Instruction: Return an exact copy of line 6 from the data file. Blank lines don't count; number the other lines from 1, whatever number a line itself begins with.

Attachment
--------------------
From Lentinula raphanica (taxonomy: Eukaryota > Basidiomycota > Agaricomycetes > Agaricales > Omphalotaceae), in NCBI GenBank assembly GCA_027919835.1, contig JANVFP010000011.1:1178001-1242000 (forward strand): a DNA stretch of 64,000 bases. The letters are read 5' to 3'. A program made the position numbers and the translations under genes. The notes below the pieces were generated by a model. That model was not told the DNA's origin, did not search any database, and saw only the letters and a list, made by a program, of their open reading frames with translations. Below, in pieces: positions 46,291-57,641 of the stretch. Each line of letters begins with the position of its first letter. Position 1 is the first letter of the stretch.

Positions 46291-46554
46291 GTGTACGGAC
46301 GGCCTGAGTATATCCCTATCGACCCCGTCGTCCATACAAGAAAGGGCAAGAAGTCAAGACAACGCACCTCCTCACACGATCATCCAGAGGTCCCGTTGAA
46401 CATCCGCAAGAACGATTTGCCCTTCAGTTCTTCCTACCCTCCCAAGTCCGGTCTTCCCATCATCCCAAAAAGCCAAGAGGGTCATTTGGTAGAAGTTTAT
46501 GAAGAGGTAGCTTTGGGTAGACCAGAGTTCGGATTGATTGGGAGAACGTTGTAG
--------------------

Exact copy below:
46501 GAAGAGGTAGCTTTGGGTAGACCAGAGTTCGGATTGATTGGGAGAACGTTGTAG